Italian National Agency for New Technologies, Energy and Sustainable Economic Development

MEDIA - Press office ENEA

Environment: ENEA tests urban 'smog-eating' panel 'citytree'

'CityTree' is an innovative mobile plant infrastructure which improves urban air quality thanks to its ability to significantly reduce fine dust concentrations. Conceived as a green urban furnishing solution for streets and squares, schools, shopping centres, companies and airports, the technological device was tested as part of the European project 'CityTree Scaler', which included ENEA, Cnr - Institute of Atmospheric and Climate Sciences (ISAC) and Proambiente Consortium, in collaboration with the German start-up Green City Solutions which produced the panel. The findings were published in the open source online journal Atmosphere.

CityTree can act as an actual vegetable filter with a potential effect equal to 275 trees in a city: it consists of a self-supporting panel 3 meters long, 4 meters high and 60 centimeters deep covered with a variety of moss[1], capable of absorbing up to to 240 tons of CO2 per year. It is an urban furnishing solution designed for those neighborhoods or hot-spot areas without parks, gardens and green areas where air pollution is particularly high. "Its effectiveness is localized in the area near the panel, an area of approximately 200 square meters", pointed out Felicita Russo, researcher at the ENEA Atmospheric Pollution Laboratory.

CityTree uses a fully automated irrigation system, equipped with a rainwater harvesting system and temperature and humidity detectors that ensure maximum crop efficiency and lower water consumption.

To evaluate the effectiveness of this infrastructure, researchers from the Cnr and the Proambiente Consortium conducted measurement campaigns[2] in three different meteorological conditions in Modena, which is located in one of the most polluted areas in Italy, the Po Valley. "Starting from these results, we have reproduced, with modeling tools[3] and thanks to the ENEA CRESCO6 supercomputer, the concentrations of pollutants observed in the field and studied the actual reductions of PM10 and nitrogen oxides (NOx) obtained thanks to CityTree, together with the enlargement of the area affected by the felling. In filtering mode, the device guarantees a reduction of up to 15% of PM10”, pointed out Maria Gabriella Villani, ENEA researcher at the Atmospheric Pollution Laboratory.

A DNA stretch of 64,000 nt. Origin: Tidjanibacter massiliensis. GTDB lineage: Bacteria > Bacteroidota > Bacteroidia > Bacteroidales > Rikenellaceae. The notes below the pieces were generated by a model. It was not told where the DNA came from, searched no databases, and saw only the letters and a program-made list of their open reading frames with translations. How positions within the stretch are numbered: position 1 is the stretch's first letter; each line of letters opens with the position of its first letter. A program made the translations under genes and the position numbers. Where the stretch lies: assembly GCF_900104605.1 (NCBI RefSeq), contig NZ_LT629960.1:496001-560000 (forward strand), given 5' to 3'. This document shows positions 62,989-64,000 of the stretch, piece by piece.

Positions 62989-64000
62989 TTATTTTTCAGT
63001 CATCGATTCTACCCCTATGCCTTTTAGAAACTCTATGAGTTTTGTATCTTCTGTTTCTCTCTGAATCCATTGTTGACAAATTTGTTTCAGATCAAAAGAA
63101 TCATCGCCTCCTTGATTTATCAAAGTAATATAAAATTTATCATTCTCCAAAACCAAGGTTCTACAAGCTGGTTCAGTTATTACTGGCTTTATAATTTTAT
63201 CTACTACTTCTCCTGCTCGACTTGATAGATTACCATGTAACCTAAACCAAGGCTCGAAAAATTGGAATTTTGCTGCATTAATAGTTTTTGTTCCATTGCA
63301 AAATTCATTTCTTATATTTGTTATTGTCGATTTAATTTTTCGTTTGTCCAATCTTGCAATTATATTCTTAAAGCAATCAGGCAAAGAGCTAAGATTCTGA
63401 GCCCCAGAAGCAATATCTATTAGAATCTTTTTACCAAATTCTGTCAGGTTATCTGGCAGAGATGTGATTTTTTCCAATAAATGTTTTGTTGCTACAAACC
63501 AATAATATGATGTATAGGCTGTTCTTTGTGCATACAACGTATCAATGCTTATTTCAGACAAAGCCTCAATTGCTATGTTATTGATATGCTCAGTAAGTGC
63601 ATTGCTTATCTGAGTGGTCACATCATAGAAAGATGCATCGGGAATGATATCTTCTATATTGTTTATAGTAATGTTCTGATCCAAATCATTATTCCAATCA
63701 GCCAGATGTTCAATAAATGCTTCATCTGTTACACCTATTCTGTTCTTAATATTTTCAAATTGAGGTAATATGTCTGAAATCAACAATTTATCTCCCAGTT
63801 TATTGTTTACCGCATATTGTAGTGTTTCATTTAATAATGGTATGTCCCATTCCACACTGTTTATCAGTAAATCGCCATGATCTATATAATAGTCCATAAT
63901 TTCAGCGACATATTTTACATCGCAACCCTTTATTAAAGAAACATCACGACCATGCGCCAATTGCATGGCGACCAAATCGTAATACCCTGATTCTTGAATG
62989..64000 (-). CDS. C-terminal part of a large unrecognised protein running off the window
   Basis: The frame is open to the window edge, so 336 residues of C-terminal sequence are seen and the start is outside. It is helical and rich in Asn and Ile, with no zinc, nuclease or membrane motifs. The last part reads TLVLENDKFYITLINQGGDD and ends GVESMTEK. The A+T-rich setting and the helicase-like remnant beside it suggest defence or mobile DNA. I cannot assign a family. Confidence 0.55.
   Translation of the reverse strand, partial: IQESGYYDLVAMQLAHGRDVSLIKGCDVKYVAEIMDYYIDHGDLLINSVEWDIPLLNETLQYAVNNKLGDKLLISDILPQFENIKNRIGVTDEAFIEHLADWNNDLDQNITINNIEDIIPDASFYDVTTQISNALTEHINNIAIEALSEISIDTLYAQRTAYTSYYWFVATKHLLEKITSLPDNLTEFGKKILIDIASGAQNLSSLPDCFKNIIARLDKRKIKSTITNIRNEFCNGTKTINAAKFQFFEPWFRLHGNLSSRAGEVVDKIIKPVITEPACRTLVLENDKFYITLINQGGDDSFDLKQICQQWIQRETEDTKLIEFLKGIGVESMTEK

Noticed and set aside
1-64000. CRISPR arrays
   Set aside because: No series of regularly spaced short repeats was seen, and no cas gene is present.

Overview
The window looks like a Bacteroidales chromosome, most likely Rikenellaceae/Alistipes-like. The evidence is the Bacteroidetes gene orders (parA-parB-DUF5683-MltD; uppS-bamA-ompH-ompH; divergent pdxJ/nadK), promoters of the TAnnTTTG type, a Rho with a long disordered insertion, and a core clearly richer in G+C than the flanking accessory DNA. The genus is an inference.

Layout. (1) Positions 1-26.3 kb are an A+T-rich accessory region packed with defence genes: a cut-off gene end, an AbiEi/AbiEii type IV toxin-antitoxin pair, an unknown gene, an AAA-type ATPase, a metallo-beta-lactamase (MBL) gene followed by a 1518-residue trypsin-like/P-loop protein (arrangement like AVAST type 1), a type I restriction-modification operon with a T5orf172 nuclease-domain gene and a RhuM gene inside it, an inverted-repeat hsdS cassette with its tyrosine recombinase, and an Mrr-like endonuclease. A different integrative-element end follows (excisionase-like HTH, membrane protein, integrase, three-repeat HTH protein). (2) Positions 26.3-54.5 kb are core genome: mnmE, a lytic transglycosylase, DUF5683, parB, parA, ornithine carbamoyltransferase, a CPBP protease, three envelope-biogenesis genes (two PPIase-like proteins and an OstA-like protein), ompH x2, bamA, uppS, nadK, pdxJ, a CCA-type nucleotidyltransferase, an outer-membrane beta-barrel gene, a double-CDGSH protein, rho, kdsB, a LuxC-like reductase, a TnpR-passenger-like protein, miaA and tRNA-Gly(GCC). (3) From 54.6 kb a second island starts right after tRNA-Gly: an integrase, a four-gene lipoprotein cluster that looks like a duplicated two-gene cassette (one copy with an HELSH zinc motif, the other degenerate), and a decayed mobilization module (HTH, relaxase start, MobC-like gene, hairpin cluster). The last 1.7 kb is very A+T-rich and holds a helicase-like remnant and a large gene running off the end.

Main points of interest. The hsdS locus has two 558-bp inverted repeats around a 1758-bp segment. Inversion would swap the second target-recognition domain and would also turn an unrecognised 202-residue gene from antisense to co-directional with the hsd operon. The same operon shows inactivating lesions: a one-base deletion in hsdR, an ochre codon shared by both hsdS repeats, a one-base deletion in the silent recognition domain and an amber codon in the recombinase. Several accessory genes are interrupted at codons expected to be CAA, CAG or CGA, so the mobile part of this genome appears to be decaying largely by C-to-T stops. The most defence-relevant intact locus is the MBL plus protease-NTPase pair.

The esults were very encouraging for other types of particulate such as PM2.5 (up to -20%), PM1 (up to -13%), ultrafine particles (-38%) and black carbon[4] (-17%), always in the area surrounding the filter panel.

Currently, this green solution can be found in cities such as London and Berlin, where they have been installed both indoors (airports, shopping centers and inside industrial warehouses) and outdoors  at the entrance to schools, in city centers and at the headquarters of important companies, to obtain areas of 'fresh and clean air', providing a place for a break, a meeting and information point, an internet access point and an electric recharging station.

“CityTree can also be installed in place of shelters at bus stops or in urban canyons, where city streets are flanked by buildings on both sides, creating poorly ventilated and therefore highly polluted environments. A very localized reduction of pollutants concentration during peak hours could help diminishing the exposure of the population to smog”, pointed out Villani.

 “CityTree technologies represent innovative solutions in continuous evolution and working on this area is one of the main purpose of our laboratory. They alone cannot solve urban air pollution, but they nonetheless are smart solutions for improving not only air quality but life quality in general, protecting biodiversity, reducing the effects of heat and renovating the urban fabric with new meeting places”, said Russo.


For more information please contact:

Maria Gabriella Villani, ENEA – Atmospheric Pollution Laboratory -

Felicita Russo, ENEA – Atmospheric Pollution Laboratory –


[1] Lucobryum Glaucum 'Polstermoos' species is placed on the outer surface of the panel due to its strength and ability to resist sunlight, while Amblystagium varium (Plattenmoos) is placed on the inner side because it thrives in less direct sunlight.


[3] The PMSS (Parallel Micro-SWIFT-Micro SPRAY) modeling system of ARIANET-Suez works with a spatial detail of the order of meters to simulate, at the microscale level, transport and dispersion of pollutants in the atmosphere.

[4] Black carbon (BC) is defined as the set of carbonaceous particles capable of absorbing light with a characteristic wavelength in the visible spectrum (380÷760 nm). It is a primary pollutant emitted during the incomplete combustion of fossil fuels and biomass and can be emitted from natural and anthropic sources in the form of soot (ArpaLombardia